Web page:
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Daffodil Festival Says Spring Has Finally Sprung
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Sunday, May 12, 2024
 

STORY AND PHOTOS BY KAREN BOSSICK

Jack Sept has been to all three of the Sawtooth Botanical Garden’s Wine and Walk strolls through the garden in late summer. But he never managed to make it to the annual Daffodil Festival because he was always out of town during that time.

Sept and his wife Anne Jeffery made it this year and happily helped themselves to ham and cheese croissants and other brunch items served up by Eileen Reiss as they drank in the fragrance of some of the 30,000 daffodils that were planted in the garden four years ago.

“I love the Wine Walk because it’s a chance to stroll around the garden and see the late summer flowers. The Daffodil Festival shows that winter’s gone and spring’s here,” he said.

Kids led their mothers around the garden on Saturday admiring a giant dog sculpture on the way and stopping to play in the Sawtooth Sandbox.  And seniors enjoyed a luncheon of chicken salad croissants and tortellini before strolling the grounds as the Sawtooth Botanical Garden opened the curtains on its summer season.

“The Daffodil Festival is a nice way to ramp up into summer,” said Executive Director Jen Smith. “We go from zero to 60 here. This is a nice relaxed weekend and next weekend we’ll have dozens of kids running around as we hold the annual Bug Zoo Festival.”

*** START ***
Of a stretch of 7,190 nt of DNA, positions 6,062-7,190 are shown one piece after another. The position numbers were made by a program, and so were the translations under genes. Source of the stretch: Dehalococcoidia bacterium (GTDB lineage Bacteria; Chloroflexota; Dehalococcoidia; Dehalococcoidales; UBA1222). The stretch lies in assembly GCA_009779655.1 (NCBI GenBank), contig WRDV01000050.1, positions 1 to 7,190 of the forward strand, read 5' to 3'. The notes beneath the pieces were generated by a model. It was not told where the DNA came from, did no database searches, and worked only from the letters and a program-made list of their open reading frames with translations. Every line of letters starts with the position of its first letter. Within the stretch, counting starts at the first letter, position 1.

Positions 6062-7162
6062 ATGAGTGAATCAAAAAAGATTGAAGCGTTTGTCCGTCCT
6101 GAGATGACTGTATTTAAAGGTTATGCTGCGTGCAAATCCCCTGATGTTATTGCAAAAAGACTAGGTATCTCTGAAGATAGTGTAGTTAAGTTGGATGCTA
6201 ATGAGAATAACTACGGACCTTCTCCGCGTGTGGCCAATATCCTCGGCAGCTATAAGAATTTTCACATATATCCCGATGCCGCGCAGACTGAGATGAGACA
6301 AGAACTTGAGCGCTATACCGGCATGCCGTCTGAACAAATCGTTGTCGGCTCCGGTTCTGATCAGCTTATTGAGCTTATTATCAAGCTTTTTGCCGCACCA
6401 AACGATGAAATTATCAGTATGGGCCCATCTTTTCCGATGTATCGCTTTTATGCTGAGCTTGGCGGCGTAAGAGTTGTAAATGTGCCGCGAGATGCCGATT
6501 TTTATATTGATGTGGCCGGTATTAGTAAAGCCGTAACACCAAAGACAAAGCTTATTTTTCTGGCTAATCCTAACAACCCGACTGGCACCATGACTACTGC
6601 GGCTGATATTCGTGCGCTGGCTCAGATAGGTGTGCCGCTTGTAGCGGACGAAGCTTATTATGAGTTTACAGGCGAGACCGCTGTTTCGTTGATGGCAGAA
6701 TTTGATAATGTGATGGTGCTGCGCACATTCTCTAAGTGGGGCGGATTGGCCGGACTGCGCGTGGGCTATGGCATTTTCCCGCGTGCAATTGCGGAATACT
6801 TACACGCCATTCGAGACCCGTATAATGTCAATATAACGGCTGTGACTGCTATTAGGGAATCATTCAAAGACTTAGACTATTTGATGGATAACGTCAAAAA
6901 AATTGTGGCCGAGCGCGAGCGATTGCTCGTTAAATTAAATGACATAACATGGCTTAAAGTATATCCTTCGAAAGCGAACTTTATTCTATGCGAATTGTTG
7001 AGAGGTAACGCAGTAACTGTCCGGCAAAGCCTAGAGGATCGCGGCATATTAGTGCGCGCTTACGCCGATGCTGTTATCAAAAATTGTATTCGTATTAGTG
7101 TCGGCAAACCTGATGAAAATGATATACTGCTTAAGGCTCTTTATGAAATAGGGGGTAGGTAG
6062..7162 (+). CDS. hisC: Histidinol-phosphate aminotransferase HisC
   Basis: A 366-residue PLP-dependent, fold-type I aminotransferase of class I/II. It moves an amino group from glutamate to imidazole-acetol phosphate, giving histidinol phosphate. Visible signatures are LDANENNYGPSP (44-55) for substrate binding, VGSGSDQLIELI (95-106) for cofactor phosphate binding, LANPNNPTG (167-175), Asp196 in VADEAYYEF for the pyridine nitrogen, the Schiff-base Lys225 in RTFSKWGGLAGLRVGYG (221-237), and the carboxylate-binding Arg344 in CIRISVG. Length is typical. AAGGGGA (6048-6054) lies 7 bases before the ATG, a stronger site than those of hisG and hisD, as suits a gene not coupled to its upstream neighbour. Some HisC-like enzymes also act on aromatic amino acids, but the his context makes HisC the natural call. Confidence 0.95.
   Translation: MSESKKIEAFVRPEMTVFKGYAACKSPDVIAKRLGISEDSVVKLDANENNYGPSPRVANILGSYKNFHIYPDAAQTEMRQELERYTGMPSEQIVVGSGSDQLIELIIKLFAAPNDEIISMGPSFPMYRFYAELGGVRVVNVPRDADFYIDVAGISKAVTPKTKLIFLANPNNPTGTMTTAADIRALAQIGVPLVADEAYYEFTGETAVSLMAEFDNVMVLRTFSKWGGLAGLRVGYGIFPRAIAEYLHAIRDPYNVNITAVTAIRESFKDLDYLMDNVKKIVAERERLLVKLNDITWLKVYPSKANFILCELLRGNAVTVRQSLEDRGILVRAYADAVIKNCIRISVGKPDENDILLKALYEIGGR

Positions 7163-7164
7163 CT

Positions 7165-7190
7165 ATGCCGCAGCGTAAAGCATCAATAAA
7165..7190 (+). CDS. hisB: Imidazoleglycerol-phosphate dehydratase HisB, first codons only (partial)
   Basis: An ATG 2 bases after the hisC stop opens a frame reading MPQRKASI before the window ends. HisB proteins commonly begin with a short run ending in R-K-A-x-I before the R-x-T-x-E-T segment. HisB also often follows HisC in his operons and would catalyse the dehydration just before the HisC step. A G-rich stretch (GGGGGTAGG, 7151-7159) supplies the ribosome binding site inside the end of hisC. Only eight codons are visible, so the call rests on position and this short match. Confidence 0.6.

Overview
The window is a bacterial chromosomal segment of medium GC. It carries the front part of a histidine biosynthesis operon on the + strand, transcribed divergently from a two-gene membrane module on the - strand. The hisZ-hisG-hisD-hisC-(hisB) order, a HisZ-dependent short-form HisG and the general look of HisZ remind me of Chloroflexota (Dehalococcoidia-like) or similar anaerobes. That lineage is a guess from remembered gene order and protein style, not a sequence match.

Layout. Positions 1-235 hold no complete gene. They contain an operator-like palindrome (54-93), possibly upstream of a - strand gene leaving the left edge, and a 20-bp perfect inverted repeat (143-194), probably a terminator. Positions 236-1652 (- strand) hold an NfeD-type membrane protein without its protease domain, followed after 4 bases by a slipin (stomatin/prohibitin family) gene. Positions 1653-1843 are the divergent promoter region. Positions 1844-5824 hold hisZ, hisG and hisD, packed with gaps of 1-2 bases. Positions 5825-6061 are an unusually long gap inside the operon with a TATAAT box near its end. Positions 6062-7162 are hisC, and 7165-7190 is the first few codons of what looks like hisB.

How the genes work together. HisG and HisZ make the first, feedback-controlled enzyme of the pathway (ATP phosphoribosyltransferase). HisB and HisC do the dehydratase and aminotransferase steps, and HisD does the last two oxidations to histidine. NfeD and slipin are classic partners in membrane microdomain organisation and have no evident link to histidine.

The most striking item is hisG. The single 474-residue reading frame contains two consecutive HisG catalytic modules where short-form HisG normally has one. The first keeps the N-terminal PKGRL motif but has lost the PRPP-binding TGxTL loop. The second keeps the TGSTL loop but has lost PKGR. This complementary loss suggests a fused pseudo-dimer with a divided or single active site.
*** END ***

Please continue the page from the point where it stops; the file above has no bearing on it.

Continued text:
Judy Wampler was among the seniors who turned out to see the garden via a Senior Connection tour designed to honor mothers during Mother’s Day Weekend. She wore a summer straw hat with a big flower and a giant orange flower on her scarf as she walked amidst the daffodils and 14 sculptures that have been bequeathed to the garden.

“When I was in kindergarten, they made me a forget me not, so I’ve been a forget me not all my life,” she recounted. “But I love daffodils. First of all, they’re yellow, a bright color. And they’re hearty, they stand up nice. Look at all of them here, even with the cold windy weather we had.”

The daffodils began blooming a few weeks ago, thumbing their noses at occasional snow showers and brisk winds, said Garden Manager K. O. Ogilvie. Ogilvie said she expects them to continue to bloom a couple more weeks.

“Daffodils last a long time,” said Lynda Mancha. “And what a lot of people don’t realize is that they have a wonderful fragrance. Just go smell one!”

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